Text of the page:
Today is the 100th anniversary of Cass Gilbert’s Woolworth Building, one of New York’s most beautiful structures, and at the time of its opening, the world’s tallest skyscraper.
On this day in 1913, President Woodrow Wilson pressed a button in the White House, igniting 80,000 incandescent bulbs in the new, 792-foot Gothic tower.
So how does the New York City skyline compare to that of other world cities, a century after the Woolworth opened?
Using Yoni Alter’s “Shapes of Cities” design series (above) as a starting point, I put the question to a number of architects and experts, some with an obvious New York bias, a couple who’ve worked abroad and have substantial international experience:
Carol Willis, Founder and Director of The Skyscraper Museum: “The skyscraper is an American invention and now it’s an American export. Hong Kong is visually the most stunning, because it’s the most exaggerated in terms of density of construction and the dramatic contrast with the landscape. [But] I’m partial to New York. Looking at the Empire State Building gives me the most joy of any structure in the city. The Empire State Building still stands for the 20th century triumph of New York. The capital of capital.”
Rick Bell, Executive Director of the American Institute of Architects NY: ”New York’s profile has evolved over time, an eclectic mix of structures that are recognizable, resilient and robust. In architectural terms the excitement generated by our skyline here in NYC results from diversity of form, iconographic silhouette and sustainable aspiration. The product is the most loved skyline in the world, heralded by cinema and evoked by writers to symbolize hope and progress.”
Hisham Youssef, Principal at RTKL Shanghai and Co-founder of the Architectural Association of UAE: “I know one thing for sure, the view coming into Manhattan from JFK as I cross the Triboro bridge is un-matchable anywhere in the world. Dubai has its Burj Khalifa, but it does not quite have the same skyline…..yet. Shanghai (Pudong) has a very impressive skyline, and so does Hong Kong. And Asia knows how to play it up with all the LED, and lights on buildings. Hong Kong and Shanghai are among the best in the world, but do not share the same romance as Manhattan……until they have made many movies and built up this appeal, I think.”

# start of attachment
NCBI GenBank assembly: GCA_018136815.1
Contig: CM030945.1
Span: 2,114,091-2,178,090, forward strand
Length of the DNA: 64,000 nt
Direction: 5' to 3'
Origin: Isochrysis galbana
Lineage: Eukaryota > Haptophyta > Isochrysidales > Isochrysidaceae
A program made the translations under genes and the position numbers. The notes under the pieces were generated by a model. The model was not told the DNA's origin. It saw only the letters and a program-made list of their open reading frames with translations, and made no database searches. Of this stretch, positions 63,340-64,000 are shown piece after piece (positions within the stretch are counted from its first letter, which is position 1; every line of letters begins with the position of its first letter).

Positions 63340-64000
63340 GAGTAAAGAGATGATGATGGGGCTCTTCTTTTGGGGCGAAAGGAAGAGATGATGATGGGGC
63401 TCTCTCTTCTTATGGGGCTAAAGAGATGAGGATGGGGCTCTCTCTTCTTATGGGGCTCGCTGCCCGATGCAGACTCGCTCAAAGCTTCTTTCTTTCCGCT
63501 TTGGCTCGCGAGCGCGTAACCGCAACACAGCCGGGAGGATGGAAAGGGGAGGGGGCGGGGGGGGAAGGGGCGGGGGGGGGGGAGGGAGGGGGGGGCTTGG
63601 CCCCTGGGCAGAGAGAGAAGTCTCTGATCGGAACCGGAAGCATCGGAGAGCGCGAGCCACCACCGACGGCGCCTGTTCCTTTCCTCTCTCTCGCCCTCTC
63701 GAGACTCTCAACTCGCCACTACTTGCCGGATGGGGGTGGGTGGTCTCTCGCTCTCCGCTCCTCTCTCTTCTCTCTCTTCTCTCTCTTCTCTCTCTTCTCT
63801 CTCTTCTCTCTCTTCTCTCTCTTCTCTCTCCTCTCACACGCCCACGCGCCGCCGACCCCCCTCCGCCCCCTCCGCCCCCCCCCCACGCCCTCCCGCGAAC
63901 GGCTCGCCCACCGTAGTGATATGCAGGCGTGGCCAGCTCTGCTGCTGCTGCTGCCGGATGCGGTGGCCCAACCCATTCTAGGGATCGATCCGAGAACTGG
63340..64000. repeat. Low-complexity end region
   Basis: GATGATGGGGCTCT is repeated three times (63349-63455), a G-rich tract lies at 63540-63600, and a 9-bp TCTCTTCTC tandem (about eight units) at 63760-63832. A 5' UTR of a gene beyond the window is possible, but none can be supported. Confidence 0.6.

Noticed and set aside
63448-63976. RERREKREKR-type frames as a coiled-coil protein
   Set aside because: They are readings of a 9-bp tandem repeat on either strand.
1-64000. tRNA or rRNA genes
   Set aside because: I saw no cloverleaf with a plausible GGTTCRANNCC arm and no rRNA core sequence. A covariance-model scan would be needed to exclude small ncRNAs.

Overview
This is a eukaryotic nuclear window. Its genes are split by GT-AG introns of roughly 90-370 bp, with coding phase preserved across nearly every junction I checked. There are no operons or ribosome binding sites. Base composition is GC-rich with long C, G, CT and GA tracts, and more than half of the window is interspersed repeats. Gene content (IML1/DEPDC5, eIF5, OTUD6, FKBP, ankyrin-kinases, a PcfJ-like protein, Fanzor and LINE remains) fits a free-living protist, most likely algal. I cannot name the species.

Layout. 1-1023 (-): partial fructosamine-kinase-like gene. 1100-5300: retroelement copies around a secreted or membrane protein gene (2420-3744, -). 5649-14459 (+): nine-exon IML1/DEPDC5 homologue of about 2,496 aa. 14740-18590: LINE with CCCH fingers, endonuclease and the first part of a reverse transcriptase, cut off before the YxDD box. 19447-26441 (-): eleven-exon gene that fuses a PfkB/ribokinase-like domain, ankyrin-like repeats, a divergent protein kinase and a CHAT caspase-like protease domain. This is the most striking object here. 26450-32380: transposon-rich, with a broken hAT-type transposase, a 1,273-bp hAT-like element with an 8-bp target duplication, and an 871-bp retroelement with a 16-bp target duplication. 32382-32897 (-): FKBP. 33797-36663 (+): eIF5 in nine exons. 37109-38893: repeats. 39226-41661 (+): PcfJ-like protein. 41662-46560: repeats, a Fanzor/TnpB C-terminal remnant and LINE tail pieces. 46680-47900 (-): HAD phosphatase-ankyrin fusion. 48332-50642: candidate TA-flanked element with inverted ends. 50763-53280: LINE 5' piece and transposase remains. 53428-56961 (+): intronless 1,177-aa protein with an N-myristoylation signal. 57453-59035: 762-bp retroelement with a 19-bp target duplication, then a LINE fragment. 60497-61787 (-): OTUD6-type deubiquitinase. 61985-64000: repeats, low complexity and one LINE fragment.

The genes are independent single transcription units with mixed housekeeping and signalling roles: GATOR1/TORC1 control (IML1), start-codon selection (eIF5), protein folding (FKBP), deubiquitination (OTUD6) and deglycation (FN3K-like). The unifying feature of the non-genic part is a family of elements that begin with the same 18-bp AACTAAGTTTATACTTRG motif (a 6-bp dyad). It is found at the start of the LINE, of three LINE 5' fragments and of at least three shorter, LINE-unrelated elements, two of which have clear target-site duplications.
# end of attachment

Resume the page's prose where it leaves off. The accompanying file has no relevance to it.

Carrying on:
Erik M. Ghenoiu, Graduate Architecture and Urban Design School, Pratt Institute: “A glance at [Yoni] Alter’s images suffices to show that in the New York of the last 100 years, [the urge to exploit high rental values] has consistently beaten out monumentality. It’s why even something like the Freedom Tower will turn out to be so regrettably boring…
“No city currently leads the world as the new architectural hotbed. Dubai, Shanghai, and Shenzhen no longer excite as much interest in the design fields as they did ten or even three years ago, and European favorites like Berlin and Barcelona have more or less wrapped up construction for the moment, and they didn’t accomplish as much in architectural terms as we had all hoped.”
Are you one of those people who still uses stairs? This cozy little Lower Manhattan home employs a tubular slide, made of mirror-polished stainless steel.
“Visitors are invited to select a yellow cashmere blanket from the pile beside the entrance to speed their trip to the bottom…. The first leg of the slide passes through the attic glass, coils around the column and over the double-height guest bedroom, then slips through a second seamless glass window and out over the stair.”
Skyhouse Pt. 2
Location/Year: New York, USA / 2012
Photograph: Eric Laignel
Hell Gate Bridge — February 2013
Most New Yorkers probably haven’t heard of the Hell Gate Bridge, but it’s kinda forlorn and beautiful and its single arch connects Queens to the Bronx. It’s said that if all human life disappeared from New York, the bridges would collapse within a few hundred years. But the Hell Gate would survive for a thousand.
“What if we decided we needed a little more of Guggenheim?” question the architects, whose plans show a structure with almost three times as many floors as the iconic museum that was designed by Wright during the 1940s.